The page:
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Giovanni Battista Piranesi Massive Framed Etching of A Candleabra, Plate 531, 25, Early 19th Century

A Massive Beautifully Framed Etching of A Candelabra,

Giovanni Battista Piranesi,

Plate 531

Early 19th Century

Vasi, candelabri, cippi, sarcofagi, tripodi, lucerne, ed ornamenti antichi disegnati ed incisi dal Cav. Gio. Batt. Piranesi, Vol. I (Vases, candelabra, grave stones, sarcophagi, tripods, lamps, and ornaments designed and etched by Cavalieri Giovanni Battista Piranesi)

Dimensions: 36 1/2 inches x 26 3/4 inches

The etching is framed with a green ground and gold double border with Cream French matting with applied flower heads to corners.

The candelabra has an inscription around it and the one below  translates as a dedication to his friend, Mr. John Laffany, a famous painter of our times.

This elaborate candelabrum, now in the Ashmolean Museum in Oxford, represents one of Piranesi's more creative "restorations." Produced during a period when Piranesi was collaborating with the Scottish painter Gavin Hamilton in the restoration and sale of antiquities—many uncovered in the excavations at Hadrian's Villa in Tivoli—it combines a number of diverse ancient fragments to create a new work. More Piranesian than ancient in its effect, this assemblage exemplifies Piranesi's belief in the freedom of designers to draw from a variety of sources to enrich their invention. A similarly fantastic candelabrum, now in the Louvre, formerly served as an ornament to Piranesi's own tomb. The handsome series of etchings after ancient vases, candelabra, funerary urns, and other recently excavated decorative objects—some less extensively restored—served to advertise wares available in Piranesi's workshop as well as to document rare pieces that were leaving the country, such as the Warwick Vase. (http://www.metmuseum.org/toah/works-of-art/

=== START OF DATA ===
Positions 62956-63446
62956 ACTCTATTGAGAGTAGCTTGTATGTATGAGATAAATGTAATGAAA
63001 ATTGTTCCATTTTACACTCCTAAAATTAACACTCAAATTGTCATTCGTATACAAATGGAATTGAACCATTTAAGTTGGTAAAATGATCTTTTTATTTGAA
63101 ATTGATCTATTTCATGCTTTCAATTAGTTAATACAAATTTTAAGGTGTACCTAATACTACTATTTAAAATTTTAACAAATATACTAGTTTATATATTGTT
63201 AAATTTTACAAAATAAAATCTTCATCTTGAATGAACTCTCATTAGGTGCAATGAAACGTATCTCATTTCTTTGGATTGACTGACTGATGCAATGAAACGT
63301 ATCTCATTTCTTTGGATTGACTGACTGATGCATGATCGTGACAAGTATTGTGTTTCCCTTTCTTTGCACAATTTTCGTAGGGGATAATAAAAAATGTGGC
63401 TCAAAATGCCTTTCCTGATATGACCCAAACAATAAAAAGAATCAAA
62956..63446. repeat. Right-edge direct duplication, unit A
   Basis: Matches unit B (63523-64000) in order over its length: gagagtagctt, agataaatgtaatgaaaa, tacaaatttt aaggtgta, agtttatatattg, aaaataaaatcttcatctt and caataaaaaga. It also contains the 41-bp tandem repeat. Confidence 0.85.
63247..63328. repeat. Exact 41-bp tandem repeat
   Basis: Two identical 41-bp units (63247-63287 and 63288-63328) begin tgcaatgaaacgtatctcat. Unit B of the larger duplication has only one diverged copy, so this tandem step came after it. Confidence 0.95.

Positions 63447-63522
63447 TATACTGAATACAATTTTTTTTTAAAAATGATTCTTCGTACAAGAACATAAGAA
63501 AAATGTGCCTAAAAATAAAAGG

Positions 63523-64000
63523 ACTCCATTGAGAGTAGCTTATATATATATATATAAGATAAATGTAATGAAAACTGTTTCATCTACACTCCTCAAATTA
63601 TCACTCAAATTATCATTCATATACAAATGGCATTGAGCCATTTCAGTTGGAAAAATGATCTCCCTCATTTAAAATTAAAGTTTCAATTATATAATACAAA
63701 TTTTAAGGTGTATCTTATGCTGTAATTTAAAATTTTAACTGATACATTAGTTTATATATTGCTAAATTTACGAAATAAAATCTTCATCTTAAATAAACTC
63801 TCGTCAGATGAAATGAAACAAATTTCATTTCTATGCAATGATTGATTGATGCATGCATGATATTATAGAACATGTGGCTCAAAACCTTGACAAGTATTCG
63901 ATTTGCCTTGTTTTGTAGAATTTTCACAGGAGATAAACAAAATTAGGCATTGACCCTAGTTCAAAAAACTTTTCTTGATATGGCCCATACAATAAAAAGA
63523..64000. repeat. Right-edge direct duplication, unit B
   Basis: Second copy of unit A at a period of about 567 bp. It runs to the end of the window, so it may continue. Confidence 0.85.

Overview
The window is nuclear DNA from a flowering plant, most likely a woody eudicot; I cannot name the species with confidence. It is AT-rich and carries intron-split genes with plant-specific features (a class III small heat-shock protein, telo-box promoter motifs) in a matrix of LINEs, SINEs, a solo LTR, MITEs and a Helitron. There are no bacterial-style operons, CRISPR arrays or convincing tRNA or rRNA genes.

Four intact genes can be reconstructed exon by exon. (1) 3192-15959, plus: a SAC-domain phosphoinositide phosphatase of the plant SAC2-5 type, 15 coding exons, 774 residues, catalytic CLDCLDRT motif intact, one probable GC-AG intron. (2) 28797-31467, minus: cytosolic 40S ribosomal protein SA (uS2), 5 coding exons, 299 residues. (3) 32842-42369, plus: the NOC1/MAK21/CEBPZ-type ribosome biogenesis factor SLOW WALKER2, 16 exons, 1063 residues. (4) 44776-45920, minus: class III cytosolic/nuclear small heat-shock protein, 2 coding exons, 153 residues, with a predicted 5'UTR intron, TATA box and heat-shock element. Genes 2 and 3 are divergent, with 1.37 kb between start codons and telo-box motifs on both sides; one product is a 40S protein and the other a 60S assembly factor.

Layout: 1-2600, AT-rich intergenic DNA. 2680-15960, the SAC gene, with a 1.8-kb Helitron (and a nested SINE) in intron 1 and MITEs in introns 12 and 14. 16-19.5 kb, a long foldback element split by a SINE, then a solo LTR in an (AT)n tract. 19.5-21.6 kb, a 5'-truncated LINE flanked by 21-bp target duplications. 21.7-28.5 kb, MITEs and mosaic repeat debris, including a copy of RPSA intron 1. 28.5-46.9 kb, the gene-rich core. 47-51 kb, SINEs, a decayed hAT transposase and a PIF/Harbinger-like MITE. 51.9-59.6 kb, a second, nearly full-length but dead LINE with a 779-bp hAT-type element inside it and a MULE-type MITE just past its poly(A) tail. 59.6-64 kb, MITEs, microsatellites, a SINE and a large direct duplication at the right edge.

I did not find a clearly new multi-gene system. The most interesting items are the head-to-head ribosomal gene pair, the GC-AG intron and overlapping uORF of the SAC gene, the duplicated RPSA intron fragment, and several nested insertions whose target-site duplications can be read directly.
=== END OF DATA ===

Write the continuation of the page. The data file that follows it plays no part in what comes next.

Giovanni Battista Piranesi (1720-1778)

is one of the greatest eighteenth century Italian printmakers and one of the leading figures in the development of the neoclassical style. Venetian by birth, he settled in Rome in 1740. He was the son of a mason and master builder and had a wide ranging training in architecture, stage design and perspective composition. Piranesi had little success in his early years in Rome but once established there he became a well-known figure producing a vast number of etchings illustrating Roman architecture and antiquities until his death in 1778.

This print is from a series of etchings made by Piranesi documenting antiquities excavated in Italy in the 18th century many of which had passed through Piranesi’s restoration workshop which he had established in Rome.The plates that Piranesi produced included text with information on the circumstances of discovery of each object and their contemporary location. The prints also bore dedications to Piranesi’s patrons and influential friends.

Alongside Piranesi’s other publications, the series of prints published in Vasi…had a major influence on the development of the neo-classical style and served as source material for many architects and designers. In particular, Piranesi was well known among wealthy English visitors to Rome who were frequent visitors to his workshop and who used the Grand Tour to add to their collections of antiquities.


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